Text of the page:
By Chuong Nguyen | October 9, 2010 1:38 PM
I did my best to push, prod, and shake out the gossip of MeeGo‘s release date from Nokia’s representatives in San Francisco over the last few days at CTIA, especially in light of rumors of a delay until 2011 given my MeeGo’s other parent Intel. Nokia’s reps on hand continue to say what they’ve said in the past–that we’ll see an announcement from the Finnish smartphone maker–who’s committed now to MeeGo and Symbian^3–by the end of the year. Now, whether that will mean just an announcement or an actual shipping product at that time is still unclear, but the good news remains that Nokia intends to keep us in the loop on MeeGo development efforts.
When we pushed further by saying that there aren’t any trade shows going on at the end of the year, Nokia says that their announcements do not always center around trade shows. I guess we’ll have to keep our eyes and ears open.
As to rumors about other operating systems for adoption on a Nokia handset? Users can dream on for now, or hack their devices.
Nokia has committed a huge expense of resources and capital on developing MeeGo and Symbian, and at this point in time it would not make sense for the company to bring on yet another OS. For Nokia fans, this should be very much welcomed news as the company will be innovating on the already strong foundations of Symbian and continuing to pour development efforts into MeeGo to create powerful devices, but Android lovers will be disappointed to know that the awesome hardware that’s made by Nokia will not be powering Google’s friendly robotic OS.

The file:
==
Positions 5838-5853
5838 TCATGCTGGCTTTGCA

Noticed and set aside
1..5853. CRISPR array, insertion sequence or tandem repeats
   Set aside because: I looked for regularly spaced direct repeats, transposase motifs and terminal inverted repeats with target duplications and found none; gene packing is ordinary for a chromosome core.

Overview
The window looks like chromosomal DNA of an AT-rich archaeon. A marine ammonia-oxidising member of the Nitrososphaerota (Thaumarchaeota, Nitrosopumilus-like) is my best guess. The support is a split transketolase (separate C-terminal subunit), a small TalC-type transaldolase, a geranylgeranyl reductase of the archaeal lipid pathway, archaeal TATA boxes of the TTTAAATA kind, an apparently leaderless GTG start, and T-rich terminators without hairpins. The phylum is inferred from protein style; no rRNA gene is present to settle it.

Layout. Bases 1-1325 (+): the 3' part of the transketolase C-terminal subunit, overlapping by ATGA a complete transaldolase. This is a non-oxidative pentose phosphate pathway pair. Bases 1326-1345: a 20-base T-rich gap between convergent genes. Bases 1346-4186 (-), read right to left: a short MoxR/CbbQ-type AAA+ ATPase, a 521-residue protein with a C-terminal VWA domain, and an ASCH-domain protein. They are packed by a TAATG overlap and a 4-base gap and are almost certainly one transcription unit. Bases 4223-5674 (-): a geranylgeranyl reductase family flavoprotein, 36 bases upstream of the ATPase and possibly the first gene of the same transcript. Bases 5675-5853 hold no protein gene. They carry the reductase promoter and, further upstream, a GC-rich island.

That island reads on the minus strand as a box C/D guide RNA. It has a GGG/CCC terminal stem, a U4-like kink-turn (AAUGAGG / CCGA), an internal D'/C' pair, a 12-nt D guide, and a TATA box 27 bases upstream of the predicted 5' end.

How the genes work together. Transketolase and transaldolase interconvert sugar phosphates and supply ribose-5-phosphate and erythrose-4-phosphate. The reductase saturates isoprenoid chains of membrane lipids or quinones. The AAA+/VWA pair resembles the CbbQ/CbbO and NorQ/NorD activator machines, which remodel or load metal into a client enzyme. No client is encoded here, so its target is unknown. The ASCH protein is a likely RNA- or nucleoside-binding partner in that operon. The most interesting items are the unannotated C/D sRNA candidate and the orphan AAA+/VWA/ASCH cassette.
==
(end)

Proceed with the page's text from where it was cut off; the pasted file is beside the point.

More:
MeeGo is the OS platform that Nokia had announced would replace the company’s powerful, open, and robust Linux-based Maemo5 operating system. While I was reserved with Maemo5 in my initial look at the Nokia N900 because it is geared towards developers and not prosumers/consumers, I am optimistic with MeeGo. If Nokia can combine the excellent array of apps from its Symbian legacy, and create new and compelling apps for Meego, the platform should rival the best out there and, hopefully, won’t suffer from the same fragmentation issues that Android has nor the limited and confined sandbox that iOS is. What MeeGo needs is an intuitive user experience that will appeal to prosumers and a robust open-ness that will make geeks everywhere giddy.